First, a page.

Wednesday, May 25, 2011

The Value of Money

The concept of money is one of the most important inventions in humanity. It is hard to overstate what money enables by virtue of its near-universal acceptability.

Money is a valid claim only insofar its acceptability is mandated by law. It is an institution.

Money extends a trade in time. You hand over something of real value, and in return, you are given money, a claim on humanity for the future.

To hand over money to someone and expect something of value in return is an implicit celebration of this institution.

Money is the true "sanchit karma": the accumulated value, in hard numbers, of your past deeds or pedigree.

Money enables, in future. And its enable-ability is guaranteed. And therein lies the key to its charm. It is a lasso to overwhelm time. To have a million in the bank is as good as walking with an army of bodyguards, slaves, doctors, lawyers, and so on.

To have money in one's pocket is to have a command over one's environment.

Someone who shuns money, or regards its pursuit as mistaken, usually does not produce something of value for the others. Such a person has an unjustified sense of entitlement over others. Beware of the man who seeks to pick your pocket by calling its contents worthless.

Since it is a bulwark against the vagaries of time, there is no limit to how much more money one wants. As long as immortality cannot be bought, no amount of money is ever going to be enough.

The difference between greed and ambition is simple: Greed involves seeking unjust rewards. To want to steal, rob, manipulate, hoodwink, is to be greedy. To work hard, plan carefully, to want to grow, to produce something of value to others, is ambition.

Money is a form of power over others which others cannot wriggle out of. Influence, reputation, beauty are also forms of power, in that they lead to (mostly) a willing subservience. But non-monetary forms of power are neither easy to possess, nor easy to maintain.

There is the valid criticism that the pursuit of money can become self-serving, an end in itself. I find that criticism naive. Money is obviously an end in itself till it is spent. Castigating someone for only collecting money and not spending it all within the month, is to berate him for thinking further ahead than most people. Maybe he is more afraid of mortality than others, maybe he wishes to do something great for society or enable a grand sense of security for his family.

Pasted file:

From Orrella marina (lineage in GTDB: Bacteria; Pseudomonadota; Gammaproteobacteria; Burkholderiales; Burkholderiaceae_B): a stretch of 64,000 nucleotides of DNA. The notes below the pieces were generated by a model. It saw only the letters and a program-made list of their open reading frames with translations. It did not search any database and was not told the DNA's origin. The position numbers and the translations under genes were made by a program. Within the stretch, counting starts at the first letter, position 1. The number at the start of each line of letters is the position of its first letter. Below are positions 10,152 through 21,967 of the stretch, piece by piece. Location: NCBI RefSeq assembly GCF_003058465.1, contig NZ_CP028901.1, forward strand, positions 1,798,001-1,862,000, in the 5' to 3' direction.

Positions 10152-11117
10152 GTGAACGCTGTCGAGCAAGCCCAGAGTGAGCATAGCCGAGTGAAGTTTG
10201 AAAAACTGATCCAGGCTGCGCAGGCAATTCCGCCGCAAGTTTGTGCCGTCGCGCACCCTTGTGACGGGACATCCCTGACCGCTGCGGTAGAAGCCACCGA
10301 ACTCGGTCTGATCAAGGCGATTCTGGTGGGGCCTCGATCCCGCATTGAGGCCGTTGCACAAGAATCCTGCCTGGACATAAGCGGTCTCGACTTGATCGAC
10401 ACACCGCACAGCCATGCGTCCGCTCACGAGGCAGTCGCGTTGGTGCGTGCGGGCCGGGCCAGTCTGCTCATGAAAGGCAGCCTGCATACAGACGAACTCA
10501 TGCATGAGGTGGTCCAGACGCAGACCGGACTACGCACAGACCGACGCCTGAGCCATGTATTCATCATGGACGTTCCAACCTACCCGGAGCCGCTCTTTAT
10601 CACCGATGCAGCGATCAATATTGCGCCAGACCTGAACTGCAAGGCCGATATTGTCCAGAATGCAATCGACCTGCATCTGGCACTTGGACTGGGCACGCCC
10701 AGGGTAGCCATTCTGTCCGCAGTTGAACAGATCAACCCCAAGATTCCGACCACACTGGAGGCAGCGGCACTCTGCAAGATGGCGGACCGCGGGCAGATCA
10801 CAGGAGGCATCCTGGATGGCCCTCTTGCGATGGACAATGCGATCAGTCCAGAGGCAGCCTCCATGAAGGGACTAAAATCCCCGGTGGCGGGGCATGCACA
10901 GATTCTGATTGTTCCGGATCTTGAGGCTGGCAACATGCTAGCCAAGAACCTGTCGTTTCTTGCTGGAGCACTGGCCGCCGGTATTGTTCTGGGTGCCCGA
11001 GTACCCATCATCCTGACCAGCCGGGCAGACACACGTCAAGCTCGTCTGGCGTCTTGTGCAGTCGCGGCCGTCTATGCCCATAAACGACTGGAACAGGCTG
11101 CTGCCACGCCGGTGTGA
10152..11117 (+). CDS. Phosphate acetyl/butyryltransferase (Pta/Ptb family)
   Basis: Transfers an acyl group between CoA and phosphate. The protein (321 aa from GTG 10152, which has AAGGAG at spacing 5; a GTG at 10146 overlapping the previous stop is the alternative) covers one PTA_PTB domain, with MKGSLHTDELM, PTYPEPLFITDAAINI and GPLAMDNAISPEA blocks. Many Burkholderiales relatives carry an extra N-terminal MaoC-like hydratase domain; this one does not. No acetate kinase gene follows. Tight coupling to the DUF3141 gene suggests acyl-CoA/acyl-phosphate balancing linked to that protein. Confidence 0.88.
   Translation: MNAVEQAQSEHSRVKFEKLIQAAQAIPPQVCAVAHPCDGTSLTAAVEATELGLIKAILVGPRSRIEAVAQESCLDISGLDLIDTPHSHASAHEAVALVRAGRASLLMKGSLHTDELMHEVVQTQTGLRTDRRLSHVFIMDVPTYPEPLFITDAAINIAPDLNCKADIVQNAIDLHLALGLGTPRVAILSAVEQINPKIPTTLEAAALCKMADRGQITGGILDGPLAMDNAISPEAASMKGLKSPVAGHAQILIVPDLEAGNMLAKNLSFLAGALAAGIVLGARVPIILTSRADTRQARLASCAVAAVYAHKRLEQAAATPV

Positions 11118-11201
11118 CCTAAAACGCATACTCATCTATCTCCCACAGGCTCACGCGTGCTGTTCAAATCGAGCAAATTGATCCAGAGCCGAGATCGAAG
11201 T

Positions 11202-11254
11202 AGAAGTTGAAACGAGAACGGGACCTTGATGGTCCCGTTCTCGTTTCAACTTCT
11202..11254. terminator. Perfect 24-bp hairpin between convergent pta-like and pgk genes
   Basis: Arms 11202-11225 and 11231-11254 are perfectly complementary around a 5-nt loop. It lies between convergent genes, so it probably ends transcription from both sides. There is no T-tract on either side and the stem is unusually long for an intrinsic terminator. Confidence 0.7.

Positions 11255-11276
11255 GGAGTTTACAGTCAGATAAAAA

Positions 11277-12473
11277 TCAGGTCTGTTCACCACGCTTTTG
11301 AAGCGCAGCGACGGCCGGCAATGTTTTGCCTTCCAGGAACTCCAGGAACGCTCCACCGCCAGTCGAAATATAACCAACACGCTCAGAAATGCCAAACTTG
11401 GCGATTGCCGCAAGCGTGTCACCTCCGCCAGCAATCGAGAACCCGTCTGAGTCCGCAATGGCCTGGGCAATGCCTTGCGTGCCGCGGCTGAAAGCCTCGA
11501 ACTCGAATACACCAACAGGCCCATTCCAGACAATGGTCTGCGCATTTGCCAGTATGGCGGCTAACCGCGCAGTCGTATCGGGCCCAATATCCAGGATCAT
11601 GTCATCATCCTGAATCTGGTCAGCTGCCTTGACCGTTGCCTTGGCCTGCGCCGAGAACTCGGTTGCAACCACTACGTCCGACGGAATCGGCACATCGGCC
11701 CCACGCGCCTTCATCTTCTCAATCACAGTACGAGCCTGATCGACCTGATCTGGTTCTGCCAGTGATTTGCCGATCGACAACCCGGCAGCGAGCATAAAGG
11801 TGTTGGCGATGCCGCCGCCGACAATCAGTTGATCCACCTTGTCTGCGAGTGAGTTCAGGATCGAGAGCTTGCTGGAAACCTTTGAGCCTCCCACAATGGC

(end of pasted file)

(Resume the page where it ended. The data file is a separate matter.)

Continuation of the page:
To shun money (ref Sri Ramakrishna Paramhansa) because greed is a base instinct, is to throw out the baby with the bath water. But this is a general trait, more pronounced in the East. To forget ambition, love and belonging, to see the negatives of lust, greed, attachment, and to thereby condemn women, money, relationships, and to then exhort celibacy, poverty and detachment. Humanity continues and flourishes not because of the renunciates, but because of those who struggle with, and try to balance, the rewards and sorrows of their instincts.

Of course the institution of money is corrupt, like any other institution. Of course inflation is a bit of a fraud, of course there is manipulation in commodities and in the stock markets, but the battle between greed and law will continue as long as we are human. What is the alternative? Money is here to stay. Only a progressive evolution of our institutions is our choice.

Since it is such an important institution, there is a class of industry which deals solely with the management of money and associated paper. The Financial Services Industry. It is a complex question whether they add real value to society. Certainly there are a lot of very rich people in this sector, with nary an accomplishment against their name except having made good bets due to privileged access to information, more efficient processing of money-related information, having found arbitrage opportunities, and having found interesting loopholes in the system.

Are the money-experts the baron-robbers of modern times who go away laughing from plundered cities? There is a general agreement that many of them need to be firmly reined in. But one of the strangest conundrums is: anyone who knows or understands enough about money to rein them in, joins hands with them. To thwart this very real nexus of regulators, state, financiers, requires a person of Jesus' moral strength who has memorized and understood the scriptures of Mammon and who has the warfare skills of Clausewitz. The best and the brightest join the gang, and one can easily pacify the rest with some soap opera or sport on TV.

Money, like any dopamine trigger, has diminishing psychological returns as one grows richer and richer. But even its tangible returns diminish in comparative value. In the struggle against disease and death, to have a dollar to buy an antibiotic is a far bigger leap from a position of absolute vulnerability, than for a rich man to afford another high-priced specialist in Japan.

Who doesn't struggle with the stress introduced by the pursuit of money versus the need to convince oneself that it is worth it? That convincing can, these days, take the form of media madness, "shopping" for useless junkets or fancy clothes, and outsourced pampering. To at least numb the mind somehow.